Did your hear a lot of folk music growing up?
Folk music was around when I was growing up, but it was not something we were into at all. Also, in England in the ’70s and ’80s, you didn’t have classic rock radio, so stuff was just gone; instead it was a really linear thing going through musical fashions in the ’70s and ’80s. You listened to your parents’ records but you probably weren’t interested in that. My dad had Davy Graham records and I was absolutely not interested in them, even once I started playing guitar. I don’t know why. I was into Souxsie & the Banshees, and the Smiths. In the ’90s I got more into the American underground rock band scene: Slint, Jesus Lizard, really amazing guitar players. Then I heard his guy, Jim O’Rourke—who worked with Wilco on Yankee Hotel Foxtrot—did like a 20-minute John Fahey cover, and that was the first time I even heard that name. That would have been mid- or late ’90s, and for some reason this completely turned me around for a minute there. I’d sort of had this brief dalliance playing banjo, not very well, but I had the mechanics of finger-picking down and I started applying it to the guitar, mostly because of this Fahey cover I heard, and then I heard some actual Fahey records. So that’s kind of what got me into it initially. And then I found that the stuff I really liked was the ’60s English folk music that I had really thought was kind of silly before.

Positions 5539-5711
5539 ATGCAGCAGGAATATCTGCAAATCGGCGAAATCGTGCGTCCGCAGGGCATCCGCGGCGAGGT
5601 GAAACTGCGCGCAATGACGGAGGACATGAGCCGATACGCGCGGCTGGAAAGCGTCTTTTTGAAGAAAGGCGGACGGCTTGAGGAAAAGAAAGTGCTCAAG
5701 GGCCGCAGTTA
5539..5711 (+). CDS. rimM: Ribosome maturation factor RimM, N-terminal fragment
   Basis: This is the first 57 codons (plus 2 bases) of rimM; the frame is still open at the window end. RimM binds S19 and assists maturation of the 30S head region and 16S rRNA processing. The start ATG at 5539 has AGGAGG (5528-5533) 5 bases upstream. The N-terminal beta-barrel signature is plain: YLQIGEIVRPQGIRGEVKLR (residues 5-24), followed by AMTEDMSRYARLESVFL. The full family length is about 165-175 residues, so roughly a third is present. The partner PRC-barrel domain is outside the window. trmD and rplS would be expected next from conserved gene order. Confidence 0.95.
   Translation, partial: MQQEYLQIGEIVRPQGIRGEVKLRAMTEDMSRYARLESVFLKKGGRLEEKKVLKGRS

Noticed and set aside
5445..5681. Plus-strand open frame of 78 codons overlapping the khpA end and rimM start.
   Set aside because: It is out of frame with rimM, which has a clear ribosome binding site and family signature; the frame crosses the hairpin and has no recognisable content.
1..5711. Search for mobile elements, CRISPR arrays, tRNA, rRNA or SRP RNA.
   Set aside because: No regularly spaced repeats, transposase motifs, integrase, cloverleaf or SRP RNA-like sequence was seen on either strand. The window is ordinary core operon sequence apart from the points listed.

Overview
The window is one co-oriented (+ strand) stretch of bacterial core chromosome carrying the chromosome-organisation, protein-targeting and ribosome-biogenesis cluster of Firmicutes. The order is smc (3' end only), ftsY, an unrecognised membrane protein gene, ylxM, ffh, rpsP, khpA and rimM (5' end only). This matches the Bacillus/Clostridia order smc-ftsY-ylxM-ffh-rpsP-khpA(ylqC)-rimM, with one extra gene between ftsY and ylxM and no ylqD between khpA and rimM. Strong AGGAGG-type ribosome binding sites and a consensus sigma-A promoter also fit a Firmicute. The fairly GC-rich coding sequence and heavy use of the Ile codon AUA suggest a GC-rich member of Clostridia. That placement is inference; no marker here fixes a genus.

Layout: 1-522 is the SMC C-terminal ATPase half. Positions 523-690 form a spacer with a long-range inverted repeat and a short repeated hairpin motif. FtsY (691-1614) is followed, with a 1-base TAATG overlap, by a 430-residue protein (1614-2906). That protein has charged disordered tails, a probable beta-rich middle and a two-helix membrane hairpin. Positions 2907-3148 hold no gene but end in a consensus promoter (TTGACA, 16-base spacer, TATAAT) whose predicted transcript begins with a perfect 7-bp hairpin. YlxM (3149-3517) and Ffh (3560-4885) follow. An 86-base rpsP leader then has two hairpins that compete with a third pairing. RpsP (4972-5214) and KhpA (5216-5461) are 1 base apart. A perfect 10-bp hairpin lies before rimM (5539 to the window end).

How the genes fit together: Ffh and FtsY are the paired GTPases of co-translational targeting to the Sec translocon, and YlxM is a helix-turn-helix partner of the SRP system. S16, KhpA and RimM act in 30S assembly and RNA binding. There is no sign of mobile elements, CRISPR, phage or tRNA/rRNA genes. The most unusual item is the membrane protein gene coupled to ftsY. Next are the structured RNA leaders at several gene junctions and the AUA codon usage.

And then, of course, you’ve worked with Richard Thompson, who’s like a crossover from that world and so many other styles as well.
Right, and that’s still a completely bizarre thing; an amazing confluence of events. He’s such a hero to me—he’s like the complete guitarist because, like him, I also play a lot of electric guitar and I like to write songs. I admire him on so many levels that to actually play with him and be included on his record [Still] in that way was something I’ll never get over. In fact, it had the strange effect of making the year that happened kind of crappy because it was like right at the beginning of the year and I thought, “Nothing this good is going to happen for the rest of the year!”